On 24 February 2022, war erupted between Russia and Ukraine following unresolved tensions since 2014. This war will likely involve a combination of “weapons” never before used in combat. The conventional nature of war, while remaining largely in its traditional mould, does today include a vast array of new generation weapons such as the now-famous anti-tank missile that can be operated by a single soldier and consequently is very appropriately named the javelin. We are teetering on the brink of a nuclear war, with more sophisticated delivery systems being introduced whose speed and destruction will be catastrophic for the world.

In addition, we are witnessing an unprecedented, large-scale economic war through a range of sanctions. Energy is now at the centre as a weapon of war. These measures will have far-reaching consequences for the current geopolitical and economic global order and will impact the evolution of a new world order in significant ways.

Technology is changing the face of war. While the major powers are fully engaged in cyber warfare, we are also witnessing, in real-time, the power that technology has put in the hands of individuals. Hackers are independently and in collusion with governments waging a new form of asymmetrical warfare. The International Space Station, a collaborative effort of all the major powers, is in danger of being attacked, signifying the end of global cooperation and the beginning of space wars.

While a combination of 21st century technological inventions and innovations is changing the nature and intensity of war, there are still many constants. The faces of the victims remain the same. They are children, women, and men. Sexual violence as a weapon of war continues unabated. The protection of humanitarian corridors and guarantees for the safe transport of much-needed food and medicines are still the subject of long negotiations, while people continue to starve and perish. Homes, places of employment, places of worship, and culturally-significant buildings are destroyed in a matter of minutes. In short, while technology has changed the nature of war, it has not impacted or changed the human condition of war.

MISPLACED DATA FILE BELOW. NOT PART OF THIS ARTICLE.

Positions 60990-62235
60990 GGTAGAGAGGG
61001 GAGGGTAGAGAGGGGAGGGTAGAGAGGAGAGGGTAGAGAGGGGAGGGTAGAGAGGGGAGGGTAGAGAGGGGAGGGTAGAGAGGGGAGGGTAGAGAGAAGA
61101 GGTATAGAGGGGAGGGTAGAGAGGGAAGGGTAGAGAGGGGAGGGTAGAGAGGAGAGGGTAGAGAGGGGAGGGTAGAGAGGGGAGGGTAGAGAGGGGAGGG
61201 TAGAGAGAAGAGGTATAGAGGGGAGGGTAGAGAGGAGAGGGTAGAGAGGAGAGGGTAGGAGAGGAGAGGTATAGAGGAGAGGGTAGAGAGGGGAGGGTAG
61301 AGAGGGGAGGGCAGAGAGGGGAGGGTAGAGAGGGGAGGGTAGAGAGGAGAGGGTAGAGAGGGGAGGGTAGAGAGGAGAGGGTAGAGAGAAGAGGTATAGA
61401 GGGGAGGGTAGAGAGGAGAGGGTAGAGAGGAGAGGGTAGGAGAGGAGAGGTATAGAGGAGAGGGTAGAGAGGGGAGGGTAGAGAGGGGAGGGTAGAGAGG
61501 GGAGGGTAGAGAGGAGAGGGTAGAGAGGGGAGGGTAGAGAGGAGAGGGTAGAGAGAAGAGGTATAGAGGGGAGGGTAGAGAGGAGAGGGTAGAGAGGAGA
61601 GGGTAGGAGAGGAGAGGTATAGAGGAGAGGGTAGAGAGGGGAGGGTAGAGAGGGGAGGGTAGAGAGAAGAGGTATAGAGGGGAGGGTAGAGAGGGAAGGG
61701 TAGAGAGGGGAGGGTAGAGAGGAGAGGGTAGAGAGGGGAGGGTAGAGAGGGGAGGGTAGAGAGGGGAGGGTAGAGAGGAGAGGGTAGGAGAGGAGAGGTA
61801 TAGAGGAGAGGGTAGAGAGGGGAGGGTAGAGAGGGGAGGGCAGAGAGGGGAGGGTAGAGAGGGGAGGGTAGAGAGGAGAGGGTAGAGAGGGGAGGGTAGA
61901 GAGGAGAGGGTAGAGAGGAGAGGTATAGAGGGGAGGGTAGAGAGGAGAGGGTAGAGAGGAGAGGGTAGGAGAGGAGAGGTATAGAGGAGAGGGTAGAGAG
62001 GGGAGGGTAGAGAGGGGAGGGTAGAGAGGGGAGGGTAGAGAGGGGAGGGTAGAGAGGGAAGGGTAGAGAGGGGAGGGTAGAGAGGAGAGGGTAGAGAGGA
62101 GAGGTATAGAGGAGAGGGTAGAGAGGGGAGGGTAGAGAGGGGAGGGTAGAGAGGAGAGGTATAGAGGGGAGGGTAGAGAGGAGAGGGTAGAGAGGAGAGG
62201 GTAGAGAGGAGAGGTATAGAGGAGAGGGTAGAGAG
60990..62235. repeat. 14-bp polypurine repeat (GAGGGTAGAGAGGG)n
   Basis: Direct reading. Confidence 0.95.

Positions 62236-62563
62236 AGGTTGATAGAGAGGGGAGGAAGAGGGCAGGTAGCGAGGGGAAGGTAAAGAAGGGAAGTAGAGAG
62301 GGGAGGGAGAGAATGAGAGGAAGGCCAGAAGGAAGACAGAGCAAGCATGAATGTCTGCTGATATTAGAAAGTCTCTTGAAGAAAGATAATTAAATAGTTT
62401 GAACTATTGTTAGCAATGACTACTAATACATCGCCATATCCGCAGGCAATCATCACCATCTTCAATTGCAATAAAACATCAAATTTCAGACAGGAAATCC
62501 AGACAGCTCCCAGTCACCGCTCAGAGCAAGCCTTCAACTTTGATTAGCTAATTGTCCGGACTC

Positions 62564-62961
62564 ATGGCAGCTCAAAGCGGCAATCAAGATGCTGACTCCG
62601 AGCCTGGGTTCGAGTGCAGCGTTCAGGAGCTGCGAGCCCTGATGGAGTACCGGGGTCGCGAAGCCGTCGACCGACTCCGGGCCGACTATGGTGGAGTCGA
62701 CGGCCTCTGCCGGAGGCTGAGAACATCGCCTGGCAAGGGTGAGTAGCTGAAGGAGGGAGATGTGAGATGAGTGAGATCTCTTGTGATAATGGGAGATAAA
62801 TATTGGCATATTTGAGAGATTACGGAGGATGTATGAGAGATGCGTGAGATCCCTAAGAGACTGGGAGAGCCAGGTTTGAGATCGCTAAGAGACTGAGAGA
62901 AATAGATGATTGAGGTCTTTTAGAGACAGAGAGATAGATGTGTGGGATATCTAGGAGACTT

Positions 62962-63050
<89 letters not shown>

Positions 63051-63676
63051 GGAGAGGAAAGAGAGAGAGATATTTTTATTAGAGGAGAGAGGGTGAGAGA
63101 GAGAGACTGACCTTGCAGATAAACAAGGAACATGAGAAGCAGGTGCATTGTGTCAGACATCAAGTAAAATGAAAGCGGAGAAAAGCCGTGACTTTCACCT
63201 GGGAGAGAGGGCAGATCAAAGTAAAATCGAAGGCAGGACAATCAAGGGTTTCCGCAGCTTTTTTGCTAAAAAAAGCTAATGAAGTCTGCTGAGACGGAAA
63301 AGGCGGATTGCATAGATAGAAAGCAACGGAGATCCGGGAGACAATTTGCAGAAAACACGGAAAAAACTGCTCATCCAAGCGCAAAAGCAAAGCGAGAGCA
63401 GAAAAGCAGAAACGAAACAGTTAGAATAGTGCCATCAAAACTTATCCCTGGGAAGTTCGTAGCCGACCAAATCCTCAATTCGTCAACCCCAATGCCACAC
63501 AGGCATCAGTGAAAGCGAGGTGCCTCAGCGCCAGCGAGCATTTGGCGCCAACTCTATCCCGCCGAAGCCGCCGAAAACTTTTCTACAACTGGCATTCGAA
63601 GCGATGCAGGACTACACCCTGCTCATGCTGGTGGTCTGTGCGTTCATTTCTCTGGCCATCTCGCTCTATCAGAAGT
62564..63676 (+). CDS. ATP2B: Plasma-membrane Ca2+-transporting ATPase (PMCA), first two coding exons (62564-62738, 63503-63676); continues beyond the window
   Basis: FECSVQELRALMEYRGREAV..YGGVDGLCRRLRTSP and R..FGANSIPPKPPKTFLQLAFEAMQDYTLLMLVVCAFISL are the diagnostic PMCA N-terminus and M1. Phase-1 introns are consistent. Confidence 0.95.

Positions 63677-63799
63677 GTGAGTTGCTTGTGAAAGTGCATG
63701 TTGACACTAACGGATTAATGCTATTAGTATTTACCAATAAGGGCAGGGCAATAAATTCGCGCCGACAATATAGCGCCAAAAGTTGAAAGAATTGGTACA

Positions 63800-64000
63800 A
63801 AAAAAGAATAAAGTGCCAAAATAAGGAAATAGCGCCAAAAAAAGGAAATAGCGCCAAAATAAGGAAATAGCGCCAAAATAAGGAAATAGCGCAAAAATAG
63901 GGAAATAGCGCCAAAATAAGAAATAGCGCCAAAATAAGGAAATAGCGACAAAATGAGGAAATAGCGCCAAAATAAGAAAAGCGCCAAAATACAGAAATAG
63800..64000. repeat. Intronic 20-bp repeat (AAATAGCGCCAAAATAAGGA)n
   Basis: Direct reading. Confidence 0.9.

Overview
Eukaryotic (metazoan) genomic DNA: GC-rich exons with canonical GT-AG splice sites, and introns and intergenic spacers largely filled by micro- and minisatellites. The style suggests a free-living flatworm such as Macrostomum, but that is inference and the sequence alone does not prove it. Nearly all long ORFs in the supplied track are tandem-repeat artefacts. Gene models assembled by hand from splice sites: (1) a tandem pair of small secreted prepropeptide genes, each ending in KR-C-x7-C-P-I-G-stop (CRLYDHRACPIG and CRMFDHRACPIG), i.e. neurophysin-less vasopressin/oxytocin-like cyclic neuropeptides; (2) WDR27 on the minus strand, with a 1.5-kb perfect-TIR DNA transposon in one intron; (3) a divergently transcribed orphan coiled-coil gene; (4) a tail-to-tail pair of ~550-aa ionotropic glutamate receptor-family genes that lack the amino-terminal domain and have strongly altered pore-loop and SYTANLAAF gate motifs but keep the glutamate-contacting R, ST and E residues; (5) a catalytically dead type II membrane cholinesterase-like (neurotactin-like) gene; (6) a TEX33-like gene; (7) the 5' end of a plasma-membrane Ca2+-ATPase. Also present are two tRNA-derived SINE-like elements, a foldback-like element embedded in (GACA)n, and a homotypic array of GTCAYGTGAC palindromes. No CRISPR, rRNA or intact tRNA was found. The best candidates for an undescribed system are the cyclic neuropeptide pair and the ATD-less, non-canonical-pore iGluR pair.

The Russia-Ukraine hot war, while regional in context, is global in impact. It has the possibility of resuscitating a new, long cold war with a world more divided than in the previous Cold War. It has precipitated a rearmament process in countries like Sweden that resisted a move in this direction in the post-Cold War period. There is little doubt that we will witness a new arms race here and in space. This will again shift national budgets away from human development priorities towards a senseless arms race and destruction.

The world is still dealing with the Covid-19 pandemic. After three years of the spread of the virus and billions of dollars spent on research and development to produce new vaccines, we are still seeing new variant spikes in China and other Asian countries, following a wave of spikes across the United States and Europe. However, our attention is also held by coverage of the war in Ukraine and very little attention being paid to the mutation and spread of the virus.

Another equally devastating development that is on the backburner is climate change. The United Nations (UN) Secretary-General warns that we have already passed the danger point where the effects of climate change are irreversible. The global effects of climate change and the pandemic are devastating and widespread. While not impossible, overcoming and reversing the effects of the virus and climate change will be extremely difficult.

If the war in Ukraine deteriorates into a nuclear war, it will have an immediate, if not instantaneous impact, and its devastation will dwarf in speed, intensity, and breadth any impact that the pandemic or climate change will have on the planet. However, unlike the pandemic and climate change, both of which cannot be stopped immediately, the war in Ukraine can be stopped immediately.

The war, while having deep-rooted causes, is really about the violation of one country’s sovereignty and the security concerns of the other country not being addressed to its satisfaction. These matters, unlike the virus and climate change, do not require armies of scientists to resolve. They require sensible politicians with enough foresight or the services of a skilled mediator to guide them to an agreement. This is the purpose for which we established the UN, and we must allow it to fulfil its role. Our rules-based world order, so carefully crafted after World War II, has been violated with impunity on several occasions. Surely the time has come for us to restore the integrity and authority of our global order under the UN, underpinned by the equality of all nations.

Vasu Gounden
Vasu Gounden
Founder & Executive Director